The world's oil marketplace perhaps isn't becoming as fragmented and regionalized as many producers – particularly those in the Canadian oil sands – have begun fearing. In some respects it's a smaller world than it has ever been.
The International Energy Agency's latest monthly oil market report uses the phrase "violent structural change" to describe what's going on in the global market beneath the surface of a fairly flat, lifeless phase for oil prices themselves. Divergent trends have not only formed in both demand and supply patterns, but also appear to be widening.
Asian oil demand is booming, while consumption in Europe and, to a lesser extent, North America is shrinking. Meanwhile, OPEC's exports are stagnating and it is considering output cuts, while North American production surges. U.S. output jumped 13 per cent year over year in November, while Canadian production is expected to rise by more than 10 per cent in the fourth quarter, to record levels.
The supply and demand rifts seem particularly problematic for North American producers – especially higher-cost ones such as those in the oil sands – as the tepid demand and booming output close to home have left prices for their oil far below those nearer the hot Asian markets. While North Sea Brent crude is selling for $110 (U.S.) a barrel and OPEC's crude basket is fetching $105, the U.S. benchmark West Texas intermediate oil is trading around $85; the benchmark for the heavy oil produced from the oil sands, West Canadian Select, is going for a paltry $50.
Yet there's another part of this structural upheaval that offers longer-term optimism for Canadian producers and refiners: The borders and barriers for global trade in refined products are falling away.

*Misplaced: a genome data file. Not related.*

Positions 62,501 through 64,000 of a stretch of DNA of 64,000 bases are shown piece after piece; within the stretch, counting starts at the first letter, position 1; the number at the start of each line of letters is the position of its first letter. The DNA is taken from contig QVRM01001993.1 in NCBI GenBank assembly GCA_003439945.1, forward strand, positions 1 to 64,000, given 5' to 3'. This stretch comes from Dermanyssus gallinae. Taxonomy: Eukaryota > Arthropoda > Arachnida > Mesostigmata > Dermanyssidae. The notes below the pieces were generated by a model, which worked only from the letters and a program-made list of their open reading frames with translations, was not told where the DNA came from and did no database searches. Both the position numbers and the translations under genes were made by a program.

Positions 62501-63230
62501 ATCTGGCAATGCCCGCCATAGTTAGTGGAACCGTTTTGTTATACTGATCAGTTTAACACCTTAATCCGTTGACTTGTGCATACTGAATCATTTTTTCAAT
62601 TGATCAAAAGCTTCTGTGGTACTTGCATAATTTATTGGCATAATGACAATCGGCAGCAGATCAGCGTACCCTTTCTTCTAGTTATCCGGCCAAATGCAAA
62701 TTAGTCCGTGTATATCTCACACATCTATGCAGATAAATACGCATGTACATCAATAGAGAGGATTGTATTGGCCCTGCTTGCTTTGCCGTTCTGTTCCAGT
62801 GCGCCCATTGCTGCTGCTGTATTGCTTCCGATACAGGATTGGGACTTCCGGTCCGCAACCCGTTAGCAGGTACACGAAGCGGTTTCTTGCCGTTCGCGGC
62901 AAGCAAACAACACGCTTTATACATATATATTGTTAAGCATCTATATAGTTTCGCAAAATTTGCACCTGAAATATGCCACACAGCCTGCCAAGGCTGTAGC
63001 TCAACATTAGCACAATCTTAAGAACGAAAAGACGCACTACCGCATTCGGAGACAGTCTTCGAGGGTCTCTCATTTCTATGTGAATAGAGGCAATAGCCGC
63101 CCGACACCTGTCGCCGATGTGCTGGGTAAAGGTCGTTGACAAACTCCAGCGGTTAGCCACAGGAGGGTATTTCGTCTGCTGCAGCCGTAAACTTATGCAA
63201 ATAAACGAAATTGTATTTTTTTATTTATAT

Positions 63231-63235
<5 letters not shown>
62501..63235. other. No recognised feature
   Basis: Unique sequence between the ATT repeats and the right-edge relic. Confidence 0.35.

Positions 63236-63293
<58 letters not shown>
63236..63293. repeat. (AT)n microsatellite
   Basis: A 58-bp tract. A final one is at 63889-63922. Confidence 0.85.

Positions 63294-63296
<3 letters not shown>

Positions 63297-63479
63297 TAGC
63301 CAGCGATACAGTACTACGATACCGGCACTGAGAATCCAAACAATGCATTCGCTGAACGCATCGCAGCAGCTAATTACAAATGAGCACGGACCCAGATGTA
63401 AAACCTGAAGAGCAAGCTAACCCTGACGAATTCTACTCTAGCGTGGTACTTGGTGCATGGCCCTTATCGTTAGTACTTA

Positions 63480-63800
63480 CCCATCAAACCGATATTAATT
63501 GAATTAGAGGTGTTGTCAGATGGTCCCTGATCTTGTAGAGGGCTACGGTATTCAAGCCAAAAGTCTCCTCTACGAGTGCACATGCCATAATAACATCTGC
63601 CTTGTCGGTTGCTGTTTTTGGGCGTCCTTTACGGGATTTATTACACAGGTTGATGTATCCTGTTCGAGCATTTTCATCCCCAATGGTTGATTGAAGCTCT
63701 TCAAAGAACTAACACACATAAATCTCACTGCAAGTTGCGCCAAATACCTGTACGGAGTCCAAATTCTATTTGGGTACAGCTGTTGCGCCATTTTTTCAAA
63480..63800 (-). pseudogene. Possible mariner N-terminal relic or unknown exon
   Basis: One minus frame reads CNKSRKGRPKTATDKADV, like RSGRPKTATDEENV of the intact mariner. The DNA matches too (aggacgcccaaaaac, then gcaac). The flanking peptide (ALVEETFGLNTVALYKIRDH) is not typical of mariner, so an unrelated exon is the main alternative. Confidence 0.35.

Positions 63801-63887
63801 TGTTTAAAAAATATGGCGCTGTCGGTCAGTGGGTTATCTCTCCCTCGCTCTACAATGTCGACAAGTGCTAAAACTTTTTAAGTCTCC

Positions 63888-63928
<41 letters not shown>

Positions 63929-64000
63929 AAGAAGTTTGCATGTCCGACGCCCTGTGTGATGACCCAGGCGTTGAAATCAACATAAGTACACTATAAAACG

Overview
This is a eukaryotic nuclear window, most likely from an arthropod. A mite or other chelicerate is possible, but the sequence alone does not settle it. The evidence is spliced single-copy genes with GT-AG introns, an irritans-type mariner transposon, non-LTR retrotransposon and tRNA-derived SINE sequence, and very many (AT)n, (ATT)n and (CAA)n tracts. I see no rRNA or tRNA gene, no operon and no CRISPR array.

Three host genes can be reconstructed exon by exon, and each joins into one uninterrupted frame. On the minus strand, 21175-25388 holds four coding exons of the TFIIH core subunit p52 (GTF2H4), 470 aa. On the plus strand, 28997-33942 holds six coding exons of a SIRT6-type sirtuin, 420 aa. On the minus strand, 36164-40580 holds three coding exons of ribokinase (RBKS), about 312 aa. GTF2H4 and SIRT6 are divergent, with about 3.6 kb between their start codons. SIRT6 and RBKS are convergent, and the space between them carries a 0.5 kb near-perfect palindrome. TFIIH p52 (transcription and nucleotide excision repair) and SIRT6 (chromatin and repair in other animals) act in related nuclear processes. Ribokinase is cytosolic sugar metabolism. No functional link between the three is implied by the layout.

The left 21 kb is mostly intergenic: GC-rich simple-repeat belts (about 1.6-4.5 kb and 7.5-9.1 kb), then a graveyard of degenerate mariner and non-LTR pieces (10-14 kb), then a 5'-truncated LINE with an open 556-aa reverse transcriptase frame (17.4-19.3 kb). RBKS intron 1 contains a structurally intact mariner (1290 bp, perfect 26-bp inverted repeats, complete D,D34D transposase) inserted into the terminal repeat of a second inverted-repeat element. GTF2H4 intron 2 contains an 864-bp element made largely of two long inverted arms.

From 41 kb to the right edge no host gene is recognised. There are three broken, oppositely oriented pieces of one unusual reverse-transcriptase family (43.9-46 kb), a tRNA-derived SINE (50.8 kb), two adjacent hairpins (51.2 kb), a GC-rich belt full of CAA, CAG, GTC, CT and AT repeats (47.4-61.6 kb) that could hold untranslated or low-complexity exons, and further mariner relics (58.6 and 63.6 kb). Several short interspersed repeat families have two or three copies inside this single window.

"Product specifications are converging. Long-haul product trade is on the rise. End-user markets are globalizing," said the IEA report. "No longer is refining a local industry." Already, it said, North American refineries are seeing rising exports make up for muted demand at home.
This globalization is opening a window of opportunity for Canadian energy companies – if only they had the refining and transportation capacity to capitalize on it. Indeed, limited pipeline and refining capacity is the main reason why prices for oil sands crude are so depressed in the first place.
But that growing world market on the refining side of the business provides a screaming impetus for investment in additional capacity – something that, especially for North American refiners, has proven elusive for years, if not decades. The global marketplace is a siren call for a boom in capital spending on refining and pipelines in this part of the world. And yes, foreign money would be very helpful in accelerating the process and giving Canadian producers access to the markets that need Canadian energy as much as Canada needs those buyers.
This should send a message to Ottawa: As the end markets become more global, your energy investment policy will suffer from being too local.